The other day, when he got home from kindergarten, my boy, Kung Fu Panda, wanted to play the new LeapPad game we’d just downloaded as a reward for earning enough stickers on his sticker chart.
I was out of the room, doing dishes or putting things away — it’s always at least 30 minutes before I get to sit down — and returned to find KFP looking upset. “It won’t let me do anything,” he said.
I took the device from him to have a look. Sure enough, the LeapPad was doing something I’d never seen before: instead of starting up, the display showed a LeapPad with an alert symbol on it and a white cord connecting the LeapPad to a computer.
“Guess we have to connect it to the computer,” I mused aloud and pulled the white cord out of the cabinet.
Once connected, the screen directed me to download the LeapPad Connect software, which I soon surmised was a diagnostic tool for finding and fixing problems. After a couple false starts — including moving from my dinky notebook to my husband’s laptop in order to see the full screen of the application — the program began a lengthy process which seemed to involve a complete reinstall of his LeapPad’s software. Uh-oh.
Gently, I explained to KFP that, when his LeapPad was fixed, it would have the programs but not the settings. I didn’t go into detail, for fear he’d be upset, but I was fairly sure that all of his photos and drawings, his stickers and badges earned from playing his games, would have disappeared into the ether.
When the process ended, I handed the freshly-repaired LeapPad to my son and graced myself for the worst. Would he shriek or wail? Would he cry inconsolable tears as I vainly tried to explain I could do nothing to restore those files? (Perhaps a computer genius could recover them, but I don’t work for “CSI.”)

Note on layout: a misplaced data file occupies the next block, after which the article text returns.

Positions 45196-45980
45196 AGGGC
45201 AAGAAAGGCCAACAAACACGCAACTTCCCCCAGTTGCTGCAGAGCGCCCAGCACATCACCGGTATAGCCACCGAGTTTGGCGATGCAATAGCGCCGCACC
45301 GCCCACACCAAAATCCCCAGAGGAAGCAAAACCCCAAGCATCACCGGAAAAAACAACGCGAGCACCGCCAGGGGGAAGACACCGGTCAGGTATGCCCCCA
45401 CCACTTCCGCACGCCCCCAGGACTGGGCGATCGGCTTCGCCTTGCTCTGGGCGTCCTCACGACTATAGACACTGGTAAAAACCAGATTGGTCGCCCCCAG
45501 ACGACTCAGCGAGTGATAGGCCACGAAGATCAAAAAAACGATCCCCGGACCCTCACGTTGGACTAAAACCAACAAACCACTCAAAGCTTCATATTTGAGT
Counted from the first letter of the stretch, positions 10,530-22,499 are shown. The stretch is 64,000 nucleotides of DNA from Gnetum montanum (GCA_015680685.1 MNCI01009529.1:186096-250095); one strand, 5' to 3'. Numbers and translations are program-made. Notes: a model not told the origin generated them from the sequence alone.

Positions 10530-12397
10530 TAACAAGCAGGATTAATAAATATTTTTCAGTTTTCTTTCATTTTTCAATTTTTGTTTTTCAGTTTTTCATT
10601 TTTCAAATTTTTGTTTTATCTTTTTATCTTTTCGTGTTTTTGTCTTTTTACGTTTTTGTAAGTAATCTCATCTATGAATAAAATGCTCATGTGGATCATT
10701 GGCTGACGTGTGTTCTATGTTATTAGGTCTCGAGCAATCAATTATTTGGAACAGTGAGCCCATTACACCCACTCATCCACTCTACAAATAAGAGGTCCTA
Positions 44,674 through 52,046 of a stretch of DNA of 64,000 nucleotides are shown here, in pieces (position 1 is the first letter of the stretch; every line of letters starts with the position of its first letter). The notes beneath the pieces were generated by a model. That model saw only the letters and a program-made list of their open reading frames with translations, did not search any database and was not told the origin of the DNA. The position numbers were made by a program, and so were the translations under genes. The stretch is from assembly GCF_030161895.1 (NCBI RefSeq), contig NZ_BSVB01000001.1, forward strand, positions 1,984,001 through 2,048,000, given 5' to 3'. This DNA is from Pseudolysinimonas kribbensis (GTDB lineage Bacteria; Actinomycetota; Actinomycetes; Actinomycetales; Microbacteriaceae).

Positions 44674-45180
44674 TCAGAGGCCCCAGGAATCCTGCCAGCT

And then the most amazing thing happened. Nothing.
“I guess I need to take a new picture for my profile,” he said. I tried to walk him through it, but he didn’t need much help. He chose a new background — a tropical fish tank — and opened the virtual pet game to recreate his little brown monkey, Bimbie Baby, completely redecorating his apartment. “Look, he has a flatscreen TV now!” he told me.
Later, opening up the logic game where you build a town by solving space puzzles, KFP was delighted to see the town completely empty. “I’ve been wanting to rebuild it,” he told me.
If only he was always this flexible. If only I was.
An eon ago, in my pre-child days, a yoga instructor tried to explain the principle of attachment. At the time, I’m not sure I understood him as well as I believe I do now. No zen koan can teach the principle of attachment quite as well as motherhood. For I challenge you to find another experience where you are so deeply attached to someone, and yet where you are constantly reminded of the need to let them go.
From the instant he began to smile at ceiling lights — we said he was laughing at his guardian angel making silly faces — I knew the full realization of his life and being would one day lead away from me. From his first steps, to putting him on the bus to school, I couldn’t deny that this kid was going places.
As a friend once told me, everything is a stage. Crying at the top of his lungs every time you go to the grocery store? A stage. Peeing his pants because he can’t stand to tear himself away from his toys? A stage. But so, too, are the good stages, such as when he sits close to you, cuddling your arm, just because he feels like it.
It’s all a stage, and everything is always new again. I hope I can learn from KFP how to look forward to all the new challenges ahead, to build things anew.